Rhythmic Platforming: Inside My Radio Released

People often ask me, “Alice, when will we see the Citizen Kane of video games?” As they drop to their knees and scrabble in the bloody sawdust for fragments of their teeth, I explain that what we really need is a Björk explaining television of video games.

Sadly, I don’t think Inside My Radio [official site] is that game. However, a rhythm-platformer set inside a radio still sounds like a pleasant thing, and now the game is out.

Inside My Radio sees an LED inside a dying radio trying to bring it back to life by rocking some beats. This involves jumping on things in time with music, of course, as well as a little puzzle-solving and thing-fighting. You tour different genres as you traverse the radio’s guts too, though I suspect not quite as much as I’d like – it could be a great opportunity to explore some weird subgenres, if you’re willing to risk players saying “What is this horrible noise?” I suppose that’s why it seems to mostly be pumpy electronic music.

The game started life in 2012 as a Ludum Dare game jam entry and, in the absence of a demo, you can still play that original version if you fancy seeing what it’s about.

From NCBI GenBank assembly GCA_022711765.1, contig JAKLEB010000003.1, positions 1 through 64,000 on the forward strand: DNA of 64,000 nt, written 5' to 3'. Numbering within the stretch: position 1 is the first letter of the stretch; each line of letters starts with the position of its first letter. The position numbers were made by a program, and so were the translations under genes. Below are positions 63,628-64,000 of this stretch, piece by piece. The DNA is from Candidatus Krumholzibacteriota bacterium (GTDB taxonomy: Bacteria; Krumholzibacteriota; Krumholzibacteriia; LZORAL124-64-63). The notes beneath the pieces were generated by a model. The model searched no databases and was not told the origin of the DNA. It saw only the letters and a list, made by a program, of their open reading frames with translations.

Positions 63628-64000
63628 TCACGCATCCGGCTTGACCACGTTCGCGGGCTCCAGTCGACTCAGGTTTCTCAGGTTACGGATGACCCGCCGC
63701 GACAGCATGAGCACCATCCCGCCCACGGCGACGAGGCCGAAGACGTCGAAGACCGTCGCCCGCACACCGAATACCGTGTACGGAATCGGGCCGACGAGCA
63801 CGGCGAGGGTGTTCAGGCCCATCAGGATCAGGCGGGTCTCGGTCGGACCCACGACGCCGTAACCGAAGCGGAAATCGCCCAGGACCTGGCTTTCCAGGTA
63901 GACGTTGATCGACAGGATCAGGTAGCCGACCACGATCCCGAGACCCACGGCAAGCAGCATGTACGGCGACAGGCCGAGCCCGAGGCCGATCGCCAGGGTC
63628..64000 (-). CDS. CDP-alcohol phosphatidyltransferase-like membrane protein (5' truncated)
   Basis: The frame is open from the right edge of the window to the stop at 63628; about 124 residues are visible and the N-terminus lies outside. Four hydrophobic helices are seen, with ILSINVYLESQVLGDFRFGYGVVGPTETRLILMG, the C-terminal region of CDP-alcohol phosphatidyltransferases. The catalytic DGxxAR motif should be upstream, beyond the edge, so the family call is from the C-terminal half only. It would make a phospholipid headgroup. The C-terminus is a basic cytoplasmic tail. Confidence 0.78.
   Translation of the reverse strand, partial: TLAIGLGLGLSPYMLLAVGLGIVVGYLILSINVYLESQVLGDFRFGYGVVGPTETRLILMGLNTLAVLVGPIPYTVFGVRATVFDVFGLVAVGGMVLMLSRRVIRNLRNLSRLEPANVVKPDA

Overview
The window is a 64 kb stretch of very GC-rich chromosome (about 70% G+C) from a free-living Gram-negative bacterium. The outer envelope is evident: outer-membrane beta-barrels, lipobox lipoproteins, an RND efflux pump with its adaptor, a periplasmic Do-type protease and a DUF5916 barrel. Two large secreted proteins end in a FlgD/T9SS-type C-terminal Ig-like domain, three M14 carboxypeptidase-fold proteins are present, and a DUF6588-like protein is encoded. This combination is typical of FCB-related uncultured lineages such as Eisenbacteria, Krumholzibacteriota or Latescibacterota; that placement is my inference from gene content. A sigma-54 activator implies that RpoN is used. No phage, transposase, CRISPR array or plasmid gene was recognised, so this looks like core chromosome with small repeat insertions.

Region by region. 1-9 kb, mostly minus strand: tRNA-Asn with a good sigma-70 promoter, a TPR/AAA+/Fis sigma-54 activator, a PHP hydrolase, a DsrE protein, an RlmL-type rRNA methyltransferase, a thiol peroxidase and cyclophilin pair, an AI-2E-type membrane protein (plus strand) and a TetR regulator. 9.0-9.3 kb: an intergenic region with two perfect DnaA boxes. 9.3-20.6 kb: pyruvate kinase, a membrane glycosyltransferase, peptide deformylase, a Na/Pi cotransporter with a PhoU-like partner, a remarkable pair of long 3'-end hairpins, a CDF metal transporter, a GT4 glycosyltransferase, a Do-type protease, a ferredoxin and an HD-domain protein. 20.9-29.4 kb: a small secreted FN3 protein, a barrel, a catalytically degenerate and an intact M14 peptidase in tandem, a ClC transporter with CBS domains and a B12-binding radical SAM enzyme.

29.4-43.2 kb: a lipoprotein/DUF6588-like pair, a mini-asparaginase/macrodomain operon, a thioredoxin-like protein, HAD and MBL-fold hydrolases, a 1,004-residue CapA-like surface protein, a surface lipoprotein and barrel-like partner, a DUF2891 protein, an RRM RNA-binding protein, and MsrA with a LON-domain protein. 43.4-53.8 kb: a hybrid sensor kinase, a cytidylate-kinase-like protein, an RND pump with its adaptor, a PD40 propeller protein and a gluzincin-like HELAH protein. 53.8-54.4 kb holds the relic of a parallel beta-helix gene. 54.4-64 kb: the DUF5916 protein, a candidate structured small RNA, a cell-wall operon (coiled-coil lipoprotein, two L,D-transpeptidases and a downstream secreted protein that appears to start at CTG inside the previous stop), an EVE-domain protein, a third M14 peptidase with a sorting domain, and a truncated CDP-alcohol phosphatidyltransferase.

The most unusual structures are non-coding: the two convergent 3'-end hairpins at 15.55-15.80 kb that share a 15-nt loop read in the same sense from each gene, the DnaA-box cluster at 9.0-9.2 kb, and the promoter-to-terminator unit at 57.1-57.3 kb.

Inside My Radio is currently on Steam for £8.79, thanks to a 20% launch discount.

And remember: you shouldn’t let poets lie to you.

7 Comments

  1. BluePencil says:

    That Bjork clip is brilliant.

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      neffo says:

      It was ironically poetic. Now I don’t know who to believe.

    • LTK says:

      It was indeed. That claim that watching a moving picture made of pixels means that your brain is too busy to piece the image together to be able to think critically is a quintessential bit of Luddite fearmongering. I was astonished by how inventive that was. Good to see that pseudoscience was being debunked by kids long before I was born.

      • jrodman says:

        It works because there is something hypnotic about the television-watching experience. I doubt movies are really any different, but their place in our lives is pretty different or at least they were.

  2. Llewyn says:

    I’m not sure there has ever been in the history of the world anyone more beautiful, in a complete sense, than the young Björk – not just looks and voice, but the magical sense of wonder, crazy imagination, and the ability to communicate both.

    • Ross Angus says:

      She is the template from which a million Manic Pixie Dream Girls were copied from. In the same way as Radiohead spawned Travis and Coldplay.

      We should not blame the original.

      • Darth Gangrel says:

        “We should not blame the original” Lol, say that to John Walker and his “How Half-Life Killed The First-Person Shooter” article. It’s not the original’s fault that other people poorly imitated it, not understanding what made it great.